Making an Informed Decision
When it comes to online privacy you probably fall into one of two camps – you either don’t sign up for services because you’re concerned about giving too much away or on the other hand you post anything and everything wherever you can so that anyone can see it.
Facebook is the “go to" place for Governments and hackers to turn when they want to investigate someone’s online trail so you should put some more thought into what you are posting and who will be able to view it.
So what kind of data does Facebook keep on you? Besides the obvious information that you upload and write on Facebook, there is a lot of other information Facebook keeps. For example, Facebook keeps track of every visit or ‘session’ you make. This includes the time you log in, what you post and view, what ads you click on and what IP address you are connecting from.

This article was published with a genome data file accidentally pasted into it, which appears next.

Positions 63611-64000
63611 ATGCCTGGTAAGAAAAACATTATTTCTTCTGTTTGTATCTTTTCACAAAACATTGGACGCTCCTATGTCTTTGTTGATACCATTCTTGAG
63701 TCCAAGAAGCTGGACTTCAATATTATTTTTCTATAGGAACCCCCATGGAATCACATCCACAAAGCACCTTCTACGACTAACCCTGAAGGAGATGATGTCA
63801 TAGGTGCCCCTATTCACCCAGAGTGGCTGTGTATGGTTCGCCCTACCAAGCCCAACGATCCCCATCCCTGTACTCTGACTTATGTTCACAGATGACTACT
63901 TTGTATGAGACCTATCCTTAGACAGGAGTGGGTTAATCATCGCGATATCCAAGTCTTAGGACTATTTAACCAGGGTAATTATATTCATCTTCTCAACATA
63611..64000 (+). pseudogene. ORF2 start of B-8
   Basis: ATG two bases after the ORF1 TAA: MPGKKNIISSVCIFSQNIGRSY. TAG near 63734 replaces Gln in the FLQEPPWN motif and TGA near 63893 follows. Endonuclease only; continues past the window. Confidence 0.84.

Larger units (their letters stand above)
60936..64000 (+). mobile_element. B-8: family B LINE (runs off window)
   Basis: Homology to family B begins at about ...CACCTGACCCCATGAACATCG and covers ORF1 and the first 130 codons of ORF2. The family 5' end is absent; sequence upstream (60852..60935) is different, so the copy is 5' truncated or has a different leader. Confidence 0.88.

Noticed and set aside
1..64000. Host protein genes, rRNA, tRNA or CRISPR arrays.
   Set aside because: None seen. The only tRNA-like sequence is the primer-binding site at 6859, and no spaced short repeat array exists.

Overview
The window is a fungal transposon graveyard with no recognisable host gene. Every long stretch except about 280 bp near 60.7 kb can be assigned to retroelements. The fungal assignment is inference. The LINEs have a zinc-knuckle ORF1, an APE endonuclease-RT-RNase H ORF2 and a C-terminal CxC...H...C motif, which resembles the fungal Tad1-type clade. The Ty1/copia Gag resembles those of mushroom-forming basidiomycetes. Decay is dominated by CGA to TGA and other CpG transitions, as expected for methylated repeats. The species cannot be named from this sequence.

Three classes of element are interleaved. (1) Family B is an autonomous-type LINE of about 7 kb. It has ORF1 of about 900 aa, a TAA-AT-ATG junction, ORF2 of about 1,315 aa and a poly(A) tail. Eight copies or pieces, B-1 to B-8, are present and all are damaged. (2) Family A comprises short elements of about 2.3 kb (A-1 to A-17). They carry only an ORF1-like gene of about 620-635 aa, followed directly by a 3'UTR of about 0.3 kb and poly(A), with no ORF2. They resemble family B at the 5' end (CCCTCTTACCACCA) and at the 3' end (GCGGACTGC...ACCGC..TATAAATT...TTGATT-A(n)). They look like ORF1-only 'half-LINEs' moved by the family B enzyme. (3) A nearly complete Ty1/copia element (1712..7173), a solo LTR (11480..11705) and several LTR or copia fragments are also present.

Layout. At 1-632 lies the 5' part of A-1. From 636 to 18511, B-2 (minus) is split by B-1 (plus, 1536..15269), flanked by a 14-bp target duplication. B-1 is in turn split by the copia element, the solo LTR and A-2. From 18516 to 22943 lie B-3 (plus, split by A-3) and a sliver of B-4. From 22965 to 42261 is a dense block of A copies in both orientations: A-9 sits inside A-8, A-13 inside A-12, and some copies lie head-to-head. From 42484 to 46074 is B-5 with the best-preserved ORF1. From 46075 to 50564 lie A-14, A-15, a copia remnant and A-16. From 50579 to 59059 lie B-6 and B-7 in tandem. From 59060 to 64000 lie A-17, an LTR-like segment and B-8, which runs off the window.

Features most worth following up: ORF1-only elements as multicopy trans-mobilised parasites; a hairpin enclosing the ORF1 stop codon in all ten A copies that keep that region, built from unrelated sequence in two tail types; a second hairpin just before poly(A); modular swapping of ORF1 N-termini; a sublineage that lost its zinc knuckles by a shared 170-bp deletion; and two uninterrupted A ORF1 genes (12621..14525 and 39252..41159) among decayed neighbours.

If you want to see the full list of information Facebook tracks, take a look at their page called “Accessing Your Facebook Data". On this page you can see exactly what information is tracked along with how you can view this data.
Much of the data Facebook tracks is part of your profile – the emails you send, chats, pictures and wall posts. However, some of the data mentioned above such ad ads clicked and IP information is only available in an archive package. If you want to download this data make sure you are logged in. Click the gear icon on the top right of the page and select Account Settings. On the General page, click the link ‘Download a copy of your Facebook data’. Once you’ve entered your account password, Facebook will gather the data and email you when it is ready to download.
I ran through this exercise to see just what Facebook knows about me. Once I received the notice my download archive was ready I downloaded it and opened it up. Inside the zip file were various HTML files for various topics – sessions, friends, contacts, events, wall posts, etc. I was a bit surprised to find some of my work contacts had somehow managed to get uploaded to Facebook – likely from my cell phone. In any case, it was a good exercise to see exactly what Facebook knows about you.